U.S. Congress may approve limited force in Libya
WASHINGTON (AFP) – US lawmakers will consider two bills authorizing limited military action in Libya over three months after Washington joined Western allies in an air war on Moamer Kadhafi’s regime.
The bills were unveiled Tuesday night as President Barack Obama has come under fire from fellow Democrats and Republicans for failing to secure congressional authorization in accordance with the War Powers Resolution.
The administration has argued the 1973 resolution — intended to curtail presidential power — does not apply in Libya because the US military is playing a support role, with no ground troops and little risk of casualties.
Republican House Speaker John Boehner and others from both sides of the aisle have challenged that reasoning which was reportedly also rejected by top lawyers in the Pentagon and the Justice Department.
“The Obama Administration’s claim that targeted bombings, missile strikes, and other military actions in Libya do not constitute ‘hostilities’ under the War Powers Resolution is not credible,” Boehner said Tuesday.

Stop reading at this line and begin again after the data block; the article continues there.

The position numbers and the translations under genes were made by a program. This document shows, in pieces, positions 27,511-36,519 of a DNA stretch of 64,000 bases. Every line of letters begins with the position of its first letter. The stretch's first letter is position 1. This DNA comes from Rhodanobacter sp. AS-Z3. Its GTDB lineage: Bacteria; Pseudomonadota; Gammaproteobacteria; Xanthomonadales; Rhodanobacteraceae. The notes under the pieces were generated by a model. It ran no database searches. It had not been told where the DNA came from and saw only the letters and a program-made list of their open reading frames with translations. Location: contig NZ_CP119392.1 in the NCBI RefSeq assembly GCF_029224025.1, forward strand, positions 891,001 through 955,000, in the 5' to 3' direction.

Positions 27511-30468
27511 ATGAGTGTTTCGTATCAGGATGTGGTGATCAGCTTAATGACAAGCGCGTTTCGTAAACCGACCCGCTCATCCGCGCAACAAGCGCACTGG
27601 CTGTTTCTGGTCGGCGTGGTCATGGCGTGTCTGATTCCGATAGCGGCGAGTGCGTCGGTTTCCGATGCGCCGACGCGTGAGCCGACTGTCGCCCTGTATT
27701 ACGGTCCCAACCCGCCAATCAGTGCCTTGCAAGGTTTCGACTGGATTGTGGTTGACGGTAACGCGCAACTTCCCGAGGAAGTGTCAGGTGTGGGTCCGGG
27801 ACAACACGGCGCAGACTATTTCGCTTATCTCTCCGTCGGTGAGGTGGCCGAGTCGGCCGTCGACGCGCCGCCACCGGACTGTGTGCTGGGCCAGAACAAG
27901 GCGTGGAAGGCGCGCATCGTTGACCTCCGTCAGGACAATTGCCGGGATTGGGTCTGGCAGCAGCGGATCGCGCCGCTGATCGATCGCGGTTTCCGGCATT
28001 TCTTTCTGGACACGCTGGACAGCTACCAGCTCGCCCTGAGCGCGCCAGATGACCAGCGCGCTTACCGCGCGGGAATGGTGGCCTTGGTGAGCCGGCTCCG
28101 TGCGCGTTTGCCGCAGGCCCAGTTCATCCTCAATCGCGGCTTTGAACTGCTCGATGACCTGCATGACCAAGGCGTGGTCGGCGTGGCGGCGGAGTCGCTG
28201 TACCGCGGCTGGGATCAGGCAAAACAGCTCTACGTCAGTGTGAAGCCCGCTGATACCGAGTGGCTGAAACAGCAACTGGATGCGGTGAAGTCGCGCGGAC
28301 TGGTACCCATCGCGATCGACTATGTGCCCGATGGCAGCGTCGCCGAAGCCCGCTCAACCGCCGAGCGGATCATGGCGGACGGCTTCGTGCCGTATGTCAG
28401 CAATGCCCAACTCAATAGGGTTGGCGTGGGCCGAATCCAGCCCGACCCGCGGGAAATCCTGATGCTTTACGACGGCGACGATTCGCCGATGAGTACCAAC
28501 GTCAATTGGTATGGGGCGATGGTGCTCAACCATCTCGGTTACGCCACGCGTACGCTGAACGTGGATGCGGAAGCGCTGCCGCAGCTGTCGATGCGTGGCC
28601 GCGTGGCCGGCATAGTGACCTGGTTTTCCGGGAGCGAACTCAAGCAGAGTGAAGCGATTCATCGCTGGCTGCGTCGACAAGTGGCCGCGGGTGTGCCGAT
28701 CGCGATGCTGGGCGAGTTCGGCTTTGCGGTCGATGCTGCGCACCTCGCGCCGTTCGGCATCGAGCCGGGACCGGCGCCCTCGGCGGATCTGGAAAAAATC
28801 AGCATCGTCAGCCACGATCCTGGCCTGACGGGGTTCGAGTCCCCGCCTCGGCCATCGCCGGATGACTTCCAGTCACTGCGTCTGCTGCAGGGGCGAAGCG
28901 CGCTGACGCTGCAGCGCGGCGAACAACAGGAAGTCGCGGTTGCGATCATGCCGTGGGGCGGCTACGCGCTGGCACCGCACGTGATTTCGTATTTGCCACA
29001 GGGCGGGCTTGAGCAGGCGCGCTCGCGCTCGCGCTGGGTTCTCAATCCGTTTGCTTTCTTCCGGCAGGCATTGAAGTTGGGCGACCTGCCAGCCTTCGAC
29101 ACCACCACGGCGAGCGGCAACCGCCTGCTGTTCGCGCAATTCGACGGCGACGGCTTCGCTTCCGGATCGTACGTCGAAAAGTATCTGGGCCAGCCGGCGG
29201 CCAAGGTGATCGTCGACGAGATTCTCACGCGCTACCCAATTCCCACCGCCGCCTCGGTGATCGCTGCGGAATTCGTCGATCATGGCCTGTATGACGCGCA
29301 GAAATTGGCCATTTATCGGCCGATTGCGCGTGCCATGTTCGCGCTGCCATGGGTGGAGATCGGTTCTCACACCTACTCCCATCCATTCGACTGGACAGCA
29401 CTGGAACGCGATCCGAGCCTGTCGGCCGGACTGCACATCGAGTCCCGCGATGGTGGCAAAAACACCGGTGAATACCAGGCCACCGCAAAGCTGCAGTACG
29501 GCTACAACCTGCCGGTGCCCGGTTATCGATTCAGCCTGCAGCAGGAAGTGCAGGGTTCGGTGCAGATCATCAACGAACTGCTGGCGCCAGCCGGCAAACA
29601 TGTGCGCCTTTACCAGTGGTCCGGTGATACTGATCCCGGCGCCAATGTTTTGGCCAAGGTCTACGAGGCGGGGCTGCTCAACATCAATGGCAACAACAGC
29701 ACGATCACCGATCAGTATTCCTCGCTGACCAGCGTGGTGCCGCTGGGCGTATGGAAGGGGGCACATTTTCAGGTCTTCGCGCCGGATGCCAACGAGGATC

“If the Commander-in-Chief believes that intervention in Libya is important for our national security, he has a responsibility to make a case for it — clearly and publicly — and seek authorization,” he added.
Boehner said House Republicans would meet Wednesday to consider two resolutions, one modeled on a Senate resolution authored by senior Democrat John Kerry and veteran Republican John McCain to authorize limited force.
“The resolution is not a blank check for the president. Not at all,” Kerry said, adding that it would require the military to play a supporting role and spell out the Senate’s opposition to any introduction of US ground troops.
It would also expire after one year, he said Tuesday.
The United States joined Britain and France in attacking Kadhafi’s forces in mid-March in a UN-authorized mission to protect civilians as his troops were marching on the rebel stronghold Benghazi.
Kadhafi had threatened to go house by house in hunting down opponents of his 41-year rule, who took to the streets in February in mass protests modeled on the uprisings that brought down autocrats in Egypt and Tunisia.
Republicans and Democrats alike have expressed support for the intervention but have been angered by Obama’s refusal to seek congressional authorization, with some lawmakers on both sides threatening to target funding for the war.